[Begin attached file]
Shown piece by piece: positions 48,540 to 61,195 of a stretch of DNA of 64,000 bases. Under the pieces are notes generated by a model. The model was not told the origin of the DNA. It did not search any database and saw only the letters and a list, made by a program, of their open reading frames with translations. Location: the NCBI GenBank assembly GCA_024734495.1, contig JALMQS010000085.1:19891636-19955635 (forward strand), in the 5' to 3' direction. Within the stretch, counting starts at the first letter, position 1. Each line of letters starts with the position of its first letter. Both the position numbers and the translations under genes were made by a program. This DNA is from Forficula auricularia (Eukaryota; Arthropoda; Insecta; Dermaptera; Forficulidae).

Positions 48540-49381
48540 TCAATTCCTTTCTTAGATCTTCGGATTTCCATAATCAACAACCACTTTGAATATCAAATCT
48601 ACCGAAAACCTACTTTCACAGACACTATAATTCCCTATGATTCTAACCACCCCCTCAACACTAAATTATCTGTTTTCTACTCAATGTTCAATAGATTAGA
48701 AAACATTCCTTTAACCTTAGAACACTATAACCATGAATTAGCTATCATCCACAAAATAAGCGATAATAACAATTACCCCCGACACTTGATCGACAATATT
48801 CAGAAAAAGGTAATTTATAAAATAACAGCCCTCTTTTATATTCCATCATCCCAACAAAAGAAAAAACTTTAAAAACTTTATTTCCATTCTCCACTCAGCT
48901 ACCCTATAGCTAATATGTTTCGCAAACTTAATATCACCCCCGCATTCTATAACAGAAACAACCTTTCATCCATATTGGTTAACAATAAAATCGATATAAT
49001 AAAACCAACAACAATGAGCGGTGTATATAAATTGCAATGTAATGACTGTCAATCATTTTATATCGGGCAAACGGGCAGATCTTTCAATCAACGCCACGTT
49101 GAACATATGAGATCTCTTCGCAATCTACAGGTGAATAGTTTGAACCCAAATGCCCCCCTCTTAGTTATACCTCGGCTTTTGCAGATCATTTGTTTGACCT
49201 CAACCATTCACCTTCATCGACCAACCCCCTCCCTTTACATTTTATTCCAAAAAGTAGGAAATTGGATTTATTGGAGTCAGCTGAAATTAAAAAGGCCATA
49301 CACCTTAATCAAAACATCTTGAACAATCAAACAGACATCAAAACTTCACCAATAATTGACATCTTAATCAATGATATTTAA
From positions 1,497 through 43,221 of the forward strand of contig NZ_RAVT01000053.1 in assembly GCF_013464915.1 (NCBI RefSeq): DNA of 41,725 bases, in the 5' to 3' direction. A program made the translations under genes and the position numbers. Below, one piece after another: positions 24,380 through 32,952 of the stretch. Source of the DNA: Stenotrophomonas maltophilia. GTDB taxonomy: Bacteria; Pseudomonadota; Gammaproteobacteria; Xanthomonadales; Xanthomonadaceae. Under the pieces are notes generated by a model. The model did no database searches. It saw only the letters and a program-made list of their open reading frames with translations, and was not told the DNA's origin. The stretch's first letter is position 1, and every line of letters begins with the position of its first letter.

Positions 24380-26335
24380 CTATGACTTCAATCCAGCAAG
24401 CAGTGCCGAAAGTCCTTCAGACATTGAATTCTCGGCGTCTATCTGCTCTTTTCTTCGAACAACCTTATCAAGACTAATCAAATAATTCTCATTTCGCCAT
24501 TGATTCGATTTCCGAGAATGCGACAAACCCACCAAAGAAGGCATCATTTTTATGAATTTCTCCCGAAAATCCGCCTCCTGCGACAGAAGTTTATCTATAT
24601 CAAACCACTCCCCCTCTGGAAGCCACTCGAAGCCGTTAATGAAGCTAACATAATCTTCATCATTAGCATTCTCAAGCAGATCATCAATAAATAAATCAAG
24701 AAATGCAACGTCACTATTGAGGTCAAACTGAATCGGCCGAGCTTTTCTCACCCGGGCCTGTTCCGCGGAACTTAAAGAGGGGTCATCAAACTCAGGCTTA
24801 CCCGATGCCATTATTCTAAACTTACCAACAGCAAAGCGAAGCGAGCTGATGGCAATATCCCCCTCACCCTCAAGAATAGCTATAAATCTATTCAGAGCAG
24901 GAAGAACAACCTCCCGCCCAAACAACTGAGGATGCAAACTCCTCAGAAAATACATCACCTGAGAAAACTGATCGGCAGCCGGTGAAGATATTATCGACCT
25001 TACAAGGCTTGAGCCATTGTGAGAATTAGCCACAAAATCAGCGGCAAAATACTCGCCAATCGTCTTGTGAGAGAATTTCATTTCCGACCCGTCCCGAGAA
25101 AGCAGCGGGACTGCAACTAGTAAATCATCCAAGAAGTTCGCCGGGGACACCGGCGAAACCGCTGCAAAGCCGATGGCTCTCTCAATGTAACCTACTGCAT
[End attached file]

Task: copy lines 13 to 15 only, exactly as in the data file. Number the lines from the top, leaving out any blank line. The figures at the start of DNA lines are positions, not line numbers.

Positions 24380-26335
24380 CTATGACTTCAATCCAGCAAG
24401 CAGTGCCGAAAGTCCTTCAGACATTGAATTCTCGGCGTCTATCTGCTCTTTTCTTCGAACAACCTTATCAAGACTAATCAAATAATTCTCATTTCGCCAT